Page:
Friday, June 17, 2011

Inspection at Harvey's Hives

A happy beekeeper.
After our bee tree adventure, we went to the bee yard at Harley's to do a full inspection. While it's tempting to give you the blow-by-blow, I'll generalize and then show you some pictures, because we saw some pretty cool stuff.

The summary: we found evidence of queens in all of the hives, saw supercedure cells in one of the hives started from a nuc (which was very interesting, as we couldn't see a reason why they wanted to replace their queen), and found very little honey stored and little foraging happening, meaning there's a dearth of nectar. The bees were not occupying the space provided in the supers Mark had added.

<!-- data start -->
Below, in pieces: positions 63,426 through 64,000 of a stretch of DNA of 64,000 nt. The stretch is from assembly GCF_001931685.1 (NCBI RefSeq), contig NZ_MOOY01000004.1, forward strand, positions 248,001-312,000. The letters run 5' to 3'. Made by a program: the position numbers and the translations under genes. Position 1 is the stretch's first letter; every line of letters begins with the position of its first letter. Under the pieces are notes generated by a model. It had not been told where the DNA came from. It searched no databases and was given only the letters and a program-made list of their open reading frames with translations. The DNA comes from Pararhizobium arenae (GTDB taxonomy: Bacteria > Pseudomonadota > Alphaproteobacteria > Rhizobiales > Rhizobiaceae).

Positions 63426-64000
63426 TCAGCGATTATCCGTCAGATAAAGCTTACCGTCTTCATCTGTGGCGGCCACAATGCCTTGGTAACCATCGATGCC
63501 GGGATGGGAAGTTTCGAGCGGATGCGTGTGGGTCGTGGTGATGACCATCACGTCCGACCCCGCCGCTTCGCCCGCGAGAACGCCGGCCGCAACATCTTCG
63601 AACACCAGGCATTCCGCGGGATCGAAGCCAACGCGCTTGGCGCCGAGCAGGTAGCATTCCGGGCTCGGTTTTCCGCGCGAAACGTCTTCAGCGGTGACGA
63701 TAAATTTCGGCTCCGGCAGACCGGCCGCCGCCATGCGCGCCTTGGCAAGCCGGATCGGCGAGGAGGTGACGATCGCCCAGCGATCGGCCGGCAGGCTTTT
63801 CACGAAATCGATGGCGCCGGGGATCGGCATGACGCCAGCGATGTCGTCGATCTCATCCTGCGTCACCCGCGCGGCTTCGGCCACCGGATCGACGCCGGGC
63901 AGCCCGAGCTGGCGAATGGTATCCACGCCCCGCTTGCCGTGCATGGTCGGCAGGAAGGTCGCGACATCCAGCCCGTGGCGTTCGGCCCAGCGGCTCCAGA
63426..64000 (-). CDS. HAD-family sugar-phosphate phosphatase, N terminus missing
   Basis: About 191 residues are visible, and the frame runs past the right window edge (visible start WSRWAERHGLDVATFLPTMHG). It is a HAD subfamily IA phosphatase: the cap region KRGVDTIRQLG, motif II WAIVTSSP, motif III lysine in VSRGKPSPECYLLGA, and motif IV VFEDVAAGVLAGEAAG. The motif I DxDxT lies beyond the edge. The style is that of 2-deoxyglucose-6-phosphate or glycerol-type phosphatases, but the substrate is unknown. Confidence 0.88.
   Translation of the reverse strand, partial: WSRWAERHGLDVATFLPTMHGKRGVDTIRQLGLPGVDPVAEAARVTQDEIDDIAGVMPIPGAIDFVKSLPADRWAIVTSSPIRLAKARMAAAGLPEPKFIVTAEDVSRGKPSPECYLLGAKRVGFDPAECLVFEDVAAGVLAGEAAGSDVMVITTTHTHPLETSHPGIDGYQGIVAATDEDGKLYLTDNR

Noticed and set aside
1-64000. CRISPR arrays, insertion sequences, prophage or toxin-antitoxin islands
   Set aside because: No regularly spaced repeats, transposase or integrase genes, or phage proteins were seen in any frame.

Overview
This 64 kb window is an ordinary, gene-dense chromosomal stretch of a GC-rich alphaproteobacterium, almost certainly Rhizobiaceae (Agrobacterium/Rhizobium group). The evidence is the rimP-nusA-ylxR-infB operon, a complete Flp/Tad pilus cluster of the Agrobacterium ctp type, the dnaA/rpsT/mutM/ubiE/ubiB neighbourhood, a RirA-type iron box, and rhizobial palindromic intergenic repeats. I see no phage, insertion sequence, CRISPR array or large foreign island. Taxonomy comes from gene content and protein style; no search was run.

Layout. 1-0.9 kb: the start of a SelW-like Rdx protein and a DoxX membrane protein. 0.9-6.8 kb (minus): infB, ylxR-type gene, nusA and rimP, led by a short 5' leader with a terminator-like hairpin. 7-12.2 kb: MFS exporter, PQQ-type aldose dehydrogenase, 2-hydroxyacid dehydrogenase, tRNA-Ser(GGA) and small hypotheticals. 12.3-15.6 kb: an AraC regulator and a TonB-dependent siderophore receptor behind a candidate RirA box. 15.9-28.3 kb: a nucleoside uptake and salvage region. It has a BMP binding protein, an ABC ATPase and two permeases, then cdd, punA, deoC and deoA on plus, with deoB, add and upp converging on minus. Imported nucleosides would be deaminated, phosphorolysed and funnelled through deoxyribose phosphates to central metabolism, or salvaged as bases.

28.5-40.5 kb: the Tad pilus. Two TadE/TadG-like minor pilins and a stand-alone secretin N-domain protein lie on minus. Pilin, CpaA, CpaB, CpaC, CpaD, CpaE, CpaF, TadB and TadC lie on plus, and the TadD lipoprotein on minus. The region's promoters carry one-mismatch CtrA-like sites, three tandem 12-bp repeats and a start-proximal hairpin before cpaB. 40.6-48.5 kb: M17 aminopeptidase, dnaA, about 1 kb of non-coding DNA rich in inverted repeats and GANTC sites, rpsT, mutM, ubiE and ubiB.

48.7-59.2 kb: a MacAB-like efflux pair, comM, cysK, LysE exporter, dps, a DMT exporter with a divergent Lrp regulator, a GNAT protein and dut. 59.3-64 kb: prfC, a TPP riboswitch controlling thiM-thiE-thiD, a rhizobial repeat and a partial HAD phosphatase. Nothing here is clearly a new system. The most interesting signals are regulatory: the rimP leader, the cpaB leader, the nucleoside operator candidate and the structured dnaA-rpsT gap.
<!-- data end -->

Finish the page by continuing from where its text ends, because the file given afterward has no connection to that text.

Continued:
The decisions: make a split from the hive with all of the supercedure cells, remove unoccupied supers from 3 of the hives, and move the four smaller colonies to the Delta, where there's plenty blooming.

The photos:

A mosaic of pollen stores.

I love the variety in the colors of pollen packed into the comb!

This is an ideal frame: honey around the edges, a solid brood pattern, uncapped larvae around the edges, and eggs.
Uncapped honey -- see it glistening?

Do you see the queen?

Don't waste a drop!
When we took off the top hive body, we tore open some brace comb the bees had built. Immediately the workers gathered around the exposed honey, drinking it in so it wouldn't go to waste. They'll relocate it to open cells in other frames, I hope.

The next morning before daylight, Mark returned, screened the entrances, made the split, and drove the bees to the Delta.  Once they were unloaded, he added the supers back so they'd have space to grow. We hope they thrive there.

Mark had already done the prep work.  Can you tell the man is OCD, with everything cleared just so?!

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